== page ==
Stress, Food Allergies and Covid-19 – What to do!

It’s been a about nine months since we have been living in the pandemic of COVID-19, and until now, we are not sure of exactly when the vaccines will be coming and what our new normal will look like in the coming months. As you probably already know the pandemic already had a negative impact on many people, physically, emotionally, and financially. A substantial rise in depression, anxiety, and stress is being seen since the beginning of Covid. This time can be more challenging for households dealing with food allergies as they are already under that food allergy anxiety.

How is Covid Impacting Those with Food Allergy?

Food allergy affects approximately 6 percent of the pediatric population. It is known that parents of children with food allergies and other chronic illnesses experience higher levels of anxiety and stress than parents of children without. During this pandemic, the additional stress in food allergy homes may be due to the thoughts of lack of safe foods, lack of allergen substitutions, or fear of not finding safe food. The other stress-provoking thought in families is dealing with the allergic reaction because physicians are taking consultations on a priority basis, and parents wonder if they can safely go to the emergency department in case of a reaction or not.

It is natural for these changes during the Covid pandemic to impact stress levels about food allergies.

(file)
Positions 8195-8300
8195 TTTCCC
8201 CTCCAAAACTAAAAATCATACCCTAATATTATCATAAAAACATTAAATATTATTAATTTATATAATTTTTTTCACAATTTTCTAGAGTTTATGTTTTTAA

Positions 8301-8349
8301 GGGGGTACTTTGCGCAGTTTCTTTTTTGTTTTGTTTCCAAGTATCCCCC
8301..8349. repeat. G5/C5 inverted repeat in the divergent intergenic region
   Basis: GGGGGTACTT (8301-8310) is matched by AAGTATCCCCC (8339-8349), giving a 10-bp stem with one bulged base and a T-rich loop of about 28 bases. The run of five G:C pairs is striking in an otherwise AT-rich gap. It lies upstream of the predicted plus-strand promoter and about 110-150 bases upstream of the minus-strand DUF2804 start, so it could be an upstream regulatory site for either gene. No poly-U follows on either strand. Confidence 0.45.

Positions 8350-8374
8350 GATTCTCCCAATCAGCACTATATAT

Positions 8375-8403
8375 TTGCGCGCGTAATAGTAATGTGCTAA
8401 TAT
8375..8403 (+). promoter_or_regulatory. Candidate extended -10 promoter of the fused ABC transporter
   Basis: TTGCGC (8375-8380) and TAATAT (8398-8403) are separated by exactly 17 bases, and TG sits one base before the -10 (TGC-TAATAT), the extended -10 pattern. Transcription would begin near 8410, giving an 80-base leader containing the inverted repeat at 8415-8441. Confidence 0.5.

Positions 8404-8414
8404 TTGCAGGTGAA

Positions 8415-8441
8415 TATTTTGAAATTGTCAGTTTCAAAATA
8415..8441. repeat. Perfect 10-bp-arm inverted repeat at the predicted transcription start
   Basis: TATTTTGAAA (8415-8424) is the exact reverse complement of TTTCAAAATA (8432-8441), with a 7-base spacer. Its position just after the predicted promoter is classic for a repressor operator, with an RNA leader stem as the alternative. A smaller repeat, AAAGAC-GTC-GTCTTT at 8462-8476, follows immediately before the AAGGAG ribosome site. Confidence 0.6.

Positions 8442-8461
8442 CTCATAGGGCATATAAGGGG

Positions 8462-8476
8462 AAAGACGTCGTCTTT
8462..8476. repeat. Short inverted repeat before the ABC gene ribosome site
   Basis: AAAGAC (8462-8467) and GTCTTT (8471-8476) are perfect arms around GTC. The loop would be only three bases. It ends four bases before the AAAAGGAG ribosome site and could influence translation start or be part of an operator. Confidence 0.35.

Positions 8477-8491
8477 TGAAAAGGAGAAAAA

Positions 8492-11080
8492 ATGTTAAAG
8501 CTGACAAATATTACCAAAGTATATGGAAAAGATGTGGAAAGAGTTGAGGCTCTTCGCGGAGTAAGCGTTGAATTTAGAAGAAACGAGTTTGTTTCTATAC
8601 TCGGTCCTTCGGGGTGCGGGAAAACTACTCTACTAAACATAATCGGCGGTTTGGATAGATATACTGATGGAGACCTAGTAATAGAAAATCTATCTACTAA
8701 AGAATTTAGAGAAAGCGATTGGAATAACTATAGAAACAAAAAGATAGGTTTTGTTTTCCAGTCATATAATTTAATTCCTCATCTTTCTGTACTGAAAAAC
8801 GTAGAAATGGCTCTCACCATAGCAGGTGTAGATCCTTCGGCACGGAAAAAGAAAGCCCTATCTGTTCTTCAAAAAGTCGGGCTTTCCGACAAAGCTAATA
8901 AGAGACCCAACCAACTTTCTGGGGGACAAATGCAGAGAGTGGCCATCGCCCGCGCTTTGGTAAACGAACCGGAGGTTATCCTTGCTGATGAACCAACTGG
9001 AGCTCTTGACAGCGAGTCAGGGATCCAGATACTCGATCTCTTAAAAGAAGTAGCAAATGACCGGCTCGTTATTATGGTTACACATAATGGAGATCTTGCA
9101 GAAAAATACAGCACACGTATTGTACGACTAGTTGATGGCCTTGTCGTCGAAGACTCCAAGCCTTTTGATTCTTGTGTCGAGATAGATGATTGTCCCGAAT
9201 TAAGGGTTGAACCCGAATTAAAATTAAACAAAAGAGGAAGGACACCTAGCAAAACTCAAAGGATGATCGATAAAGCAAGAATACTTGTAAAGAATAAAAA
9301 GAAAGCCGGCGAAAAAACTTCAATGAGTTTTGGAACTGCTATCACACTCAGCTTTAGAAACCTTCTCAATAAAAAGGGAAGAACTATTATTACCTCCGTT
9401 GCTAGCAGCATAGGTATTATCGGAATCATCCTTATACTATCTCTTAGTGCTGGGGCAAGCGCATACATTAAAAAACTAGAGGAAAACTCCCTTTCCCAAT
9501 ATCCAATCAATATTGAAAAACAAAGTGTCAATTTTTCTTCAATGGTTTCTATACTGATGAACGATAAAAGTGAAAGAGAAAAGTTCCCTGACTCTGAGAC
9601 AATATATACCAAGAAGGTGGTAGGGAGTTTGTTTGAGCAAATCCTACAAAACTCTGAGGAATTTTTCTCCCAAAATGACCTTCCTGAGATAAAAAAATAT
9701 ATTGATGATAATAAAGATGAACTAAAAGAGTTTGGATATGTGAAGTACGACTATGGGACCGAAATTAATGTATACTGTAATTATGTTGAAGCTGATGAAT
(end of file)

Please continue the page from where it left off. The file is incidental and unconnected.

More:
Dealing with the Stress

  • Communication with the kids

The foremost thing to do is to communicate with your kids about how they feel and give them time to clear any queries in their minds. Try to validate their feelings.

  • Focus on building new skills

Utilize the stay-at-home time and identify things your child can learn. For example, if your child is beginning to read, start to teach them about reading labels, or if your child is older, include them in teaching how to cook allergy-friendly meals. Try to develop routine plans involving your child, like maintaining regular sleep, meal schedules, and promoting medication adherence.

  • Connecting with peers

Find ways to connect with friends and extended family, virtually either one-on-one or group video calls to promote feelings of connection.

  • Engaging in Calming activities

It is essential to calm your mind; try to take time for at least one calming activity per day. It can be different for every person. You can try the one which suits you like reading, exercise, outdoor time, meditation, relaxation techniques, etc.

  • Positive thinking

Try to take things positively that you and your child enjoyed in this pandemic season. For example, spending time with family, having meals together, getting more time to spend outside doing physical activity.

So, learning strategies to cope with stress is the only way to reduce it. We hope that the vaccine will be safe, effective, and widely available soon so that we can live a relatively normal life again.

As always we are here to help. Just contact us here.

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The Food Allergy Institute